Winds at Crown Point, Where the Gorge Narrows, Could Hit 100 MPH Today, National Weather Service Says

But we may not know it because the weather sensor appears to have blown over (or away).

A tree felled by strong winds at 19th Avenue and Siskiyou Street. (Mike Heilbronner)

Wind in the Columbia River Gorge could gust to as high as 100 mph today, the National Weather Service says, as highly pressurized, frigid air on the east side of the Cascades seeks outlets to the west.

Whether the wind breaks the century mark may remain a mystery, though, because the sensor at Crown Point appears to have been damaged, the NWS adds. The last reading, at 12:45 pm, showed a gust of 78 mph.

The Columbia Gorge, as any windsurfer knows, is a wind tunnel. It serves as a regular conduit for air moving from one side of the Cascades to the other. Because the pressure difference is often high between the two sides, the winds are strong. The winds tend to peak at Crown Point, where the Gorge narrows, forcing the air into a narrower gap and increasing speeds.

“The lowest of the Cascade passes has an elevation of over 900 meters, in contrast to the near-sea-level elevation of the Columbia Gorge,” University of Washington meteorologists Justin Sharp and Clifford Mass wrote in a 2004 paper. “Therefore, the gorge is the only conduit through which the low potential temperature air close to the surface in the Columbia Basin can be transported to the west of the Cascade Range.”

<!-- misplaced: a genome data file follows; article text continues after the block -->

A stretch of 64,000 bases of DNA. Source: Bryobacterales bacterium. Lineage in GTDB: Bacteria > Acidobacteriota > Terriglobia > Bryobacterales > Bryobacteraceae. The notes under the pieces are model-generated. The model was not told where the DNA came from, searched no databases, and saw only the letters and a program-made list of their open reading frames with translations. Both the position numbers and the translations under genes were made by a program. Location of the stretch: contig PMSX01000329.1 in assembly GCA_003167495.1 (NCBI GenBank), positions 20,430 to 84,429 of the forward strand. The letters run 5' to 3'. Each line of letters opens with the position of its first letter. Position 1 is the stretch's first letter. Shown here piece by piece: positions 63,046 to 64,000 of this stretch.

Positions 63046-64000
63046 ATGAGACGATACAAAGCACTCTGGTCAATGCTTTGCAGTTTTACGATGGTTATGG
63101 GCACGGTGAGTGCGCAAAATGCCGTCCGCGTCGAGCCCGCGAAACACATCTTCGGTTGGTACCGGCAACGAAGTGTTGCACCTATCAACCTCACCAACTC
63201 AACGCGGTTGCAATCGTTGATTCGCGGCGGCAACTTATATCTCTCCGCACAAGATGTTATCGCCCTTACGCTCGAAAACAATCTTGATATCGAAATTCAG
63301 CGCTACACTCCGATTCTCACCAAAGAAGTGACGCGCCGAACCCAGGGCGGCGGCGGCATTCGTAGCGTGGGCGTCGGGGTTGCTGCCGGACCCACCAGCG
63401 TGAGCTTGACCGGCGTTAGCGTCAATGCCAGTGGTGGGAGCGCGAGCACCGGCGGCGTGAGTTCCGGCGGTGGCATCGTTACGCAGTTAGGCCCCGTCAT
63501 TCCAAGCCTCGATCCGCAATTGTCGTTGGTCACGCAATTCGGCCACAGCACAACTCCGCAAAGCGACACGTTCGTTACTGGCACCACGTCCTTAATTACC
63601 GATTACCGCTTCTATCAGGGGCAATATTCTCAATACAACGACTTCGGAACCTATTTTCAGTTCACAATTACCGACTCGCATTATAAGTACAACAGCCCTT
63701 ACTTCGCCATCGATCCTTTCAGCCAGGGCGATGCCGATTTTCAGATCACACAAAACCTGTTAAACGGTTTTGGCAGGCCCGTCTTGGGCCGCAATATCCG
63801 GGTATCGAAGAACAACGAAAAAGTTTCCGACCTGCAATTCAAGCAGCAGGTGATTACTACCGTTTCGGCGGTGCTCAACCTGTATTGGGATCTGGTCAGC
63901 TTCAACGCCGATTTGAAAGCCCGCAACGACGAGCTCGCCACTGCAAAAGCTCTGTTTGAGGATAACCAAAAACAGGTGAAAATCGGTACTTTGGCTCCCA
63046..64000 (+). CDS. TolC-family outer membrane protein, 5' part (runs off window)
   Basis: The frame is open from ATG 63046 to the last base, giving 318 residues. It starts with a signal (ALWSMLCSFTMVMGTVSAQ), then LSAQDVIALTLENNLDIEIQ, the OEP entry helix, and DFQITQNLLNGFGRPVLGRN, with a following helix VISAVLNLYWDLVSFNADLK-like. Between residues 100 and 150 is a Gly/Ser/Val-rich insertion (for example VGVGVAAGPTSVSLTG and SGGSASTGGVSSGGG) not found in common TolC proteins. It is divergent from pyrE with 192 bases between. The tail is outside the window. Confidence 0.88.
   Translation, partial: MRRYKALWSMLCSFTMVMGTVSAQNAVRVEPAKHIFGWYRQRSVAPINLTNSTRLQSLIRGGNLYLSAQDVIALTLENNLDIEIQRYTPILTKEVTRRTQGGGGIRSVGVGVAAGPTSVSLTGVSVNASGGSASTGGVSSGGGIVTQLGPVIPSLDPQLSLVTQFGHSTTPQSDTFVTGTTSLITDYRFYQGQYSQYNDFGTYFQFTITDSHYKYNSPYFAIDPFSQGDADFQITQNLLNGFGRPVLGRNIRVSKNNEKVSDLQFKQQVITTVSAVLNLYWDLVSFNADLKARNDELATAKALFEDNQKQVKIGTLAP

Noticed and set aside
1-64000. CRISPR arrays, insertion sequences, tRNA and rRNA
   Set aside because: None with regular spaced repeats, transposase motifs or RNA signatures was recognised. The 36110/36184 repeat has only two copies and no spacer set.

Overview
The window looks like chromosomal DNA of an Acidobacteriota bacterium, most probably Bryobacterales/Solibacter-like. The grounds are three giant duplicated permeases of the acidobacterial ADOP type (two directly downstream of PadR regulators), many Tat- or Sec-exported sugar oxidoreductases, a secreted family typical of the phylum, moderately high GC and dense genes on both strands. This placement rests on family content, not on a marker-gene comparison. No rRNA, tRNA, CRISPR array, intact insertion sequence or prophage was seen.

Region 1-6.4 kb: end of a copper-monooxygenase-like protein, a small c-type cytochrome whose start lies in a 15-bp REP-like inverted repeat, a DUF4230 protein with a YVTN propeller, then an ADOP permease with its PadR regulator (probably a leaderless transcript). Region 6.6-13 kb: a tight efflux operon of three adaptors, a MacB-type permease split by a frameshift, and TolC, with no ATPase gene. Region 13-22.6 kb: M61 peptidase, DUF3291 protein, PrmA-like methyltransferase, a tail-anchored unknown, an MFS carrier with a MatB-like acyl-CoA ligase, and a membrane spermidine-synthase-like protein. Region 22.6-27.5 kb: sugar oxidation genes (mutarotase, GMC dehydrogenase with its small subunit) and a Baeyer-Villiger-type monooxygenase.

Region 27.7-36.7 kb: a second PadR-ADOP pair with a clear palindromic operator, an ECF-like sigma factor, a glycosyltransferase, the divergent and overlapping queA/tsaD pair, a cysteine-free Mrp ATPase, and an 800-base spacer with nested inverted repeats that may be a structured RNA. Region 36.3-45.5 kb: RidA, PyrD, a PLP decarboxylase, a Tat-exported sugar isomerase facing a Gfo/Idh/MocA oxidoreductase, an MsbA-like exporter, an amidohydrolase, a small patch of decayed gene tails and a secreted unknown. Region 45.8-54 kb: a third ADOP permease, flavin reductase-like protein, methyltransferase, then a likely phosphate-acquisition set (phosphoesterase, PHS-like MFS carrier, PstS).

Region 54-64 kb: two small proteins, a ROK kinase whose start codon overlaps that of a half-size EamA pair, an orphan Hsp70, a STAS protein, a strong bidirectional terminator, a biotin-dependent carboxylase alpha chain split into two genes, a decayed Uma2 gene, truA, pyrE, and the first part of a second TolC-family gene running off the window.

The NWS doesn’t keep records for windspeed at Crown Point, meteorologist Miles Higa says, but today’s winds will be among the strongest.

“I would think this will be in the top 5 or 10 percent,” Higa said.

In January 2014, a wind gust of 115 mph was recorded on a hand-held device at Crown Point, The Oregonian reported at the time, but the official gauge showed a gust of just 85 mph. The highest reading today, before the gauge went down, was 86 mph.

Northeast Portland sits at the western end of the Gorge wind tunnel, and the gusts often wreak havoc there. Portland General Electric’s outage map showed more than 9,000 customers without power in its service area, with a large concentration in Northeast. Pacific Power says 355 of its customers were without power in the Portland area.

Trees fell around Portland today, including a massive conifer at Northeast 19th Avenue and Siskiyou Street that dropped to a 45-degree angle and rested atop power lines. A smaller tree crushed a car at Northeast 22nd Avenue and Weidler Street.

A car smashed by at fallen tree at 22nd Avenue and Weidler Street.

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